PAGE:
I liked the cinema concept I saw in Beijing. Instead of the regular multiplex with maybe a dozen or half-dozen screens playing a dozen or half-dozen current movies of marginal interest, it had a number of VIP-like rooms with a varying number of comfortable chairs (range 2-12), and you could pick from a couple hundred movies, mostly old (and, I suspect, unpaid for) with a home cinema setup.
Sounds like an enhanced concept of Japanese VHS borrowing shops where there were private watchrooms directly in the shop.

Re: Films and Books

Reply #66
Russian Roulette by Michael Isikoff and David Corn is a very good read, if you are interested in how global diplomacy works. I have read the first four chapters by now and it has been a tight fact-intense ride about recent events with lots of bearing on the present.

It's particularly nice that the authors remember everything the way I do :) Not only are they aware of Estonia's existence, they also know its geopolitical position and exactly when I thought "Ok, now you have the opportunity to mention what happened in Estonia at the time, because it's perfectly illustrative," they did just that!

Re: Films and Books

Reply #67
Russian Roulette by Michael Isikoff and David Corn is a very good read, if you are interested in how global diplomacy works.
It kept its grip and drive to the end, even though it had a few bumps along the way. Nothing wrong, just a few signs of rushing.

The focus is the Hillary vs. Donald presidential campaign with its Russian meddling. Plenty of contacts between Trump (or his entourage) and Russians are disclosed. Some of them have always been out there in the open, e.g. https://youtu.be/iuZUNjFsgS8?t=205 This video was made in Russia. The main dude in the video is the son of a Russian-Azerbaijani oligarch. So, of course Trump has been to Russia (already prior to his presidency), held a beauty pageant there, wanted to get a Trump Tower up in Moscow (even when campaigning for presidency), worships Putin (according to his tweets), his sons and son-in-laws had shared messages while meeting Russian diplomats and spies etc.

Useless to deny that USA gave a full term to a treasonous president who right now refuses to leave office. At least the intelligence service knew that he was treasonous before he took office, but failed to react and act properly. If USA pulls through this, it may speak of the strength of American institutions - or of such inert stagnation that the collapse follows after a considerable delay.

Re: Films and Books

Reply #68
Just finished watching The Serpent series about real-life serial killer of (mostly) hippies in Bangkok and elsewhere in South-East Asia. It was very likeable, good production design, well directed, well plotted, no overly promiscuous sex scenes, and tossing the timeline around made it more interesting than it otherwise would have been. Amazing to see how high crimes were accomplished with low tech at the time.[1] So let's see what negatives I can find.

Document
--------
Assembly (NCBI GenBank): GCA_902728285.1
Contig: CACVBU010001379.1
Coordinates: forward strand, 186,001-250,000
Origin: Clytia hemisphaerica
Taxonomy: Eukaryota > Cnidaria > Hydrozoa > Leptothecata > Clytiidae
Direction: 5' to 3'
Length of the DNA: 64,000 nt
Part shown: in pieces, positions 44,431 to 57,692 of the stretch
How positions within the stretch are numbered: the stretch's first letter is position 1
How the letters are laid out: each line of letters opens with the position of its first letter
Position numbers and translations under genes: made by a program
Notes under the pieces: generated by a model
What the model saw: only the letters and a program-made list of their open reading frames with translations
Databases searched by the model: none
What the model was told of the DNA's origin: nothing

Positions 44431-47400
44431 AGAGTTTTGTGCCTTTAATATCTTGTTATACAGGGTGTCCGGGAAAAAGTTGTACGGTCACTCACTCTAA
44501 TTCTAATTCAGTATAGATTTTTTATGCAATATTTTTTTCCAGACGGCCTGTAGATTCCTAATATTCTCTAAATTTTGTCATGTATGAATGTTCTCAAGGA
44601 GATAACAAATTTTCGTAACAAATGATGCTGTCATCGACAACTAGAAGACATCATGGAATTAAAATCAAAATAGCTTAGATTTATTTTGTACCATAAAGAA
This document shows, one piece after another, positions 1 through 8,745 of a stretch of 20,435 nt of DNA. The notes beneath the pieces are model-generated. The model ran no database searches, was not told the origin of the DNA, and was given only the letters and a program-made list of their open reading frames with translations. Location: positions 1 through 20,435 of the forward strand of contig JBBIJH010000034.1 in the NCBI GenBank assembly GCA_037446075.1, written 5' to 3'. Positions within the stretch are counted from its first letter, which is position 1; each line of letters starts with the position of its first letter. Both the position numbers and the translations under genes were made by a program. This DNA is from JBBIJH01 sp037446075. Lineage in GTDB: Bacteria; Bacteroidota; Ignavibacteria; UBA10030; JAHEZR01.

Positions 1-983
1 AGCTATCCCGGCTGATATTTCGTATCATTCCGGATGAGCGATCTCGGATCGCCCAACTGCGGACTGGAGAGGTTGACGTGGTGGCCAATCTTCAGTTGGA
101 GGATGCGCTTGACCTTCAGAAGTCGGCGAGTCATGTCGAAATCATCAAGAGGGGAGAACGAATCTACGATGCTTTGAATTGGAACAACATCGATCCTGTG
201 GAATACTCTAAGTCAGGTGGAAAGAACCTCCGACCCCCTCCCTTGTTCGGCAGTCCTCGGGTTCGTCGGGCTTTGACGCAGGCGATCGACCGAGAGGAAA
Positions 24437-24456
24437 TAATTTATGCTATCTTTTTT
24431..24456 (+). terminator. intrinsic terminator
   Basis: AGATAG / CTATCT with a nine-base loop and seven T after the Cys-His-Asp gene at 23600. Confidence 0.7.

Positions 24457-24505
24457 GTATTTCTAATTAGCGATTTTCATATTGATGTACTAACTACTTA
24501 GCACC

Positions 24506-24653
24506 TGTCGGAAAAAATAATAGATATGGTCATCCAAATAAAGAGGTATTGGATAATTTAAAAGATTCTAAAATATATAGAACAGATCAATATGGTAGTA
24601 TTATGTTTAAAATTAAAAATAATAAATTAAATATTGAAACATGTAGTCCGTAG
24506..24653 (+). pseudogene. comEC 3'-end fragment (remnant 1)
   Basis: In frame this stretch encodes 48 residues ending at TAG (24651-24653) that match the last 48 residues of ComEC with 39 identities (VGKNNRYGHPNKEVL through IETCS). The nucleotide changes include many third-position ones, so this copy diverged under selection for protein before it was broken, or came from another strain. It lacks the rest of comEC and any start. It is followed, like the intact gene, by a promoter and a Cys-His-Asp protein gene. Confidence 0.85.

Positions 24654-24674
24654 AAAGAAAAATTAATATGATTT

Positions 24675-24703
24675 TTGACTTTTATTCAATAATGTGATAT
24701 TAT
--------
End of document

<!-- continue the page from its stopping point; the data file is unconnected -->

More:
- The Indian/Nepali scenes do not feature any Indian languages while otherwise there was a good mix of languages (extensive English and French, some Dutch and Thai)
- Wristwatches, while possibly authentic to the era, are occasionally way too prominent a la product placement
- Some signs of rushing, possibly because the director, while having a good pacing for self-contained scenes, had little grasp of interim exposition and parallel events. This was particularly noticeable in the last episode that tried to cram in absolutely all of the rest of the history and background of the main villain and other characters involved that had not been shown yet. This last point is particularly regrettable because in the earlier episodes there was repetition (to a good effect - I happened to enjoy a lot seeing earlier scenes again from a new angle or with an added tonal flavour), so reduced repition could have possibly avoided later rushing, but for a better artistic result all of the rushed material could have been simply omitted and repetition could have been used consistently.

Overall, this is mere quibble, because my foremost preference is to get informed and that's what I got out of it.
Well, modern high tech is technically often far more trivially abusable, so this is not really saying much.

Re: Films and Books

Reply #69
Det stora pensionsrånet is a reportage (as in investigative journalism) on a scandal in the Swedish pension system. I usually dislike when real-life people are made into thriller-book characters with narrow roles appropriate to the thriller genre. And I dislike it here also.

I approach all books, including belle-lettres, with the purpose of getting informed, of learning something. This approach is fully justified when I see the subtitle miljardsvindeln i Falcon Funds, a well-publicised real-life scandal. So please don't start the story with a series of background descriptions of minor cast, some side character involved in this way, someone else involved in that way, when we do not know yet the main characters and what exactly they were involved in, when we do not know yet what the larger story is.

However, once I got past this silly beginning and once the overall setting and stakes became clear, I did get well informed about the stupid ways Swedish bureaucratic thinking and doing operates. And exactly how the scam was pulled off. A very brutal and ruthless scam, mind you, and quite shocking how unprepared Swedish bureaucracy was for it. In fact the state pension institution can be deemed complicit by way of astonishing incompetence in setting up their funds platform. The happy detective-story ending (spoiler!: the criminals get caught) is arrived at some dumb luck of the authorities. The heroes of the story are mostly just doing the job they are getting paid for, as distinguished from the all-too-common state official getting paid for putting on a thin pretension of doing something.

On the good side: Well researched events and explaining the technical concepts in a proper way to the general public. And if you are into the thriller genre, you may like the manner of the story-telling already from the first pages.

PS. I read this one for work/job, not for myself.